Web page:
How to Sidestep the 6 Largest DIY Mistakes Made By Homeowners
A huge percentage of homeowners slip-up when working on DIY projects. Here are the most costly errors, along with how to avoid them.
While do-it-yourself projects allow you to personalize your home, make upgrades on a budget, and give you a big dose of pride when the end result turns out well, they don’t always go as planned.
A recent survey by home services website Angi shows that four out of five homeowners fall into serious mistakes while undertaking a project themselves. These blunders can end in costly damages, personal injuries, or even home tragedies. To get your DIY projects completed right the first time around, and steer clear of expensive and dangerous mistakes, it’s important to understand a few key steps.
Here are a some of the biggest DIY errors made by homeowners and what you can do to avoid them:
1. Not Knowing Your Limitations
According to the survey, people who embarked on a DIY project and found it to be more difficult and costly than they anticipated was upwards of 40 percent. The survey involved 1,000 homeowners who took on at least one DIY project since the beginning of the pandemic. By attempting a job that needs more attention or expertise than you possess, you run the risk of having a huge chaotic mess on your hands, or one more project that goes unfinished. In addition to expenses like materials, safety gear, tools and other necessities, that add up fast, mistakes also can be costly to fix.
Before taking on another big project, first consider your reasons for wanting to DIY and what you’re expecting to get out of the experience. If it’s simply a money-saving thing, it might be smart to reconsider. Without everything you need to get the job done safely and sufficiently (think time, tools and talent), errors could potentially cost more in the long run than just biting the bullet and calling a professional.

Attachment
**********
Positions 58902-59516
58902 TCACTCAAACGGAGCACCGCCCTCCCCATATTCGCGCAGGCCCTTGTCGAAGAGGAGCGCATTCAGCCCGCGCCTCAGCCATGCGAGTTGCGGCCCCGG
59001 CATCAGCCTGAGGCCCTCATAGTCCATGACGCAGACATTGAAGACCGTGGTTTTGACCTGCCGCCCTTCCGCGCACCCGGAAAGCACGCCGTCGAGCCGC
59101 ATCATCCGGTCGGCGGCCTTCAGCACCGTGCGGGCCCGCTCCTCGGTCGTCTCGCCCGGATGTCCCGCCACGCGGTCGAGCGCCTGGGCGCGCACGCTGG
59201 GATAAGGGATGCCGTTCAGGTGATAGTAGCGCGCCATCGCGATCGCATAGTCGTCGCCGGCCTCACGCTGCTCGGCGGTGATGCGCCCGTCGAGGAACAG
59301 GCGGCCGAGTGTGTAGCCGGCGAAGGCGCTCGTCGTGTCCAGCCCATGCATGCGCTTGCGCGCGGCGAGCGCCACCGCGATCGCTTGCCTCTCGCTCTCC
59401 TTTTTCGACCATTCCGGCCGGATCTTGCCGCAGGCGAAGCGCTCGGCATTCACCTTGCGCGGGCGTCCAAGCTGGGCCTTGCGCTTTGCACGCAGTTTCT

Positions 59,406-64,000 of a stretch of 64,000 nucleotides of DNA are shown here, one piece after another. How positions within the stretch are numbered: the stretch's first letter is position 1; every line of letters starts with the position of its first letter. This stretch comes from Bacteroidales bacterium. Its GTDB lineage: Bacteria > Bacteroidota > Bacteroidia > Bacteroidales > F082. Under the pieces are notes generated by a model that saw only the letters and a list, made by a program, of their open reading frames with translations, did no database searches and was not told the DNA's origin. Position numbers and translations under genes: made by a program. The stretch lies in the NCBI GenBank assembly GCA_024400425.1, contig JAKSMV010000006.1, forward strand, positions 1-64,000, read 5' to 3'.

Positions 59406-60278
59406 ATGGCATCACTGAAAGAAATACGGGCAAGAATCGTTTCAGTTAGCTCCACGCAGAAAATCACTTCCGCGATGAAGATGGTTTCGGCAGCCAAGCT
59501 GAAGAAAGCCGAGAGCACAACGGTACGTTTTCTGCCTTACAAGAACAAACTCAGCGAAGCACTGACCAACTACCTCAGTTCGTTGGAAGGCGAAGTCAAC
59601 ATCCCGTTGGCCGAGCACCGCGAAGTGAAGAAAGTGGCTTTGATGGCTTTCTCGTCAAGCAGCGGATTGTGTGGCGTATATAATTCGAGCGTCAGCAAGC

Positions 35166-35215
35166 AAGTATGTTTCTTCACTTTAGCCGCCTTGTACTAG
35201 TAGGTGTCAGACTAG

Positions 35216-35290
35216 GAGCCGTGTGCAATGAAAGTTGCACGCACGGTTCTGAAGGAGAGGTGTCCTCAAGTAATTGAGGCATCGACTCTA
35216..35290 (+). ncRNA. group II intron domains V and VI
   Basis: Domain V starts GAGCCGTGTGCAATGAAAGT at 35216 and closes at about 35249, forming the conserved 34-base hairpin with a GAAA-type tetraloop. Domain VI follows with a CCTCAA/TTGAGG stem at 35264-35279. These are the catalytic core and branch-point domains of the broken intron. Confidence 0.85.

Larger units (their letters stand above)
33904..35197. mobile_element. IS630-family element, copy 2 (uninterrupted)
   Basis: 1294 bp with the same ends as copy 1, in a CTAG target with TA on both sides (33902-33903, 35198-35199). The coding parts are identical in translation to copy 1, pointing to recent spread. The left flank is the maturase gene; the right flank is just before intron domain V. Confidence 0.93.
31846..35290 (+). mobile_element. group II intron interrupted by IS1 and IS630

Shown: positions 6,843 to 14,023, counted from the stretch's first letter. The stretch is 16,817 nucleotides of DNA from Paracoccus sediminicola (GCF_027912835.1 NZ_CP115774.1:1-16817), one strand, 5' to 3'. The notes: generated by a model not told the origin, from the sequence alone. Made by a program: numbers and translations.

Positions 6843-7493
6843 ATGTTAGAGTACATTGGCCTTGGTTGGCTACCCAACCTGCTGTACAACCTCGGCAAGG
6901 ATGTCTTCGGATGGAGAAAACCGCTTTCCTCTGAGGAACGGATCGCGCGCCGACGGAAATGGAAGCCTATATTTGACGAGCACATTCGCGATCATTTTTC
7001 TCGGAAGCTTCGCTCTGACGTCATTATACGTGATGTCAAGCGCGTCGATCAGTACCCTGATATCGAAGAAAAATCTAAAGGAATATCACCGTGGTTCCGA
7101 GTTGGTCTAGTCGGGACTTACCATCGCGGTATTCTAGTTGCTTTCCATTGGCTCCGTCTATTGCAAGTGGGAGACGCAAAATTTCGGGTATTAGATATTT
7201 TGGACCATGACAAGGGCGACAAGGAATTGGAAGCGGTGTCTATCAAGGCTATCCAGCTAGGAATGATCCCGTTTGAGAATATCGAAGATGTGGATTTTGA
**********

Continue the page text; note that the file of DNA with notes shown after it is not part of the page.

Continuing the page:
Avoid this mistake by thoroughly researching what is required to finish a project, from time and materials to the skills needed. Carefully consider whether you have what is necessary to handle it.
2. Not Using the Proper Tools
Approximately one-third of those surveyed confessed to using the wrong tools for the job, which ultimately increases hardship and unsafe work conditions. As we all know, many tools are made for certain tasks and materials, and using them for something other than that which they were designed could result in personal harm, inefficiency, and lesser quality results. It’s always a good idea to procure the appropriate equipment to make a project go safely and efficiently — particularly when the job requires specialty tools, like a specific kind of power saw.
Avoid this mistake by simply using the right tools for every project and knowing how to operate them before the start of the job. If a task calls for costly pieces of equipment that you don’t have, it’s often possible to rent the appropriate tools at your local home improvement stores or other rental places. Not sure what tool to use for a certain job? Take the time to consult an expert. For instance, an experienced pro at your home improvement store can typically offer direction.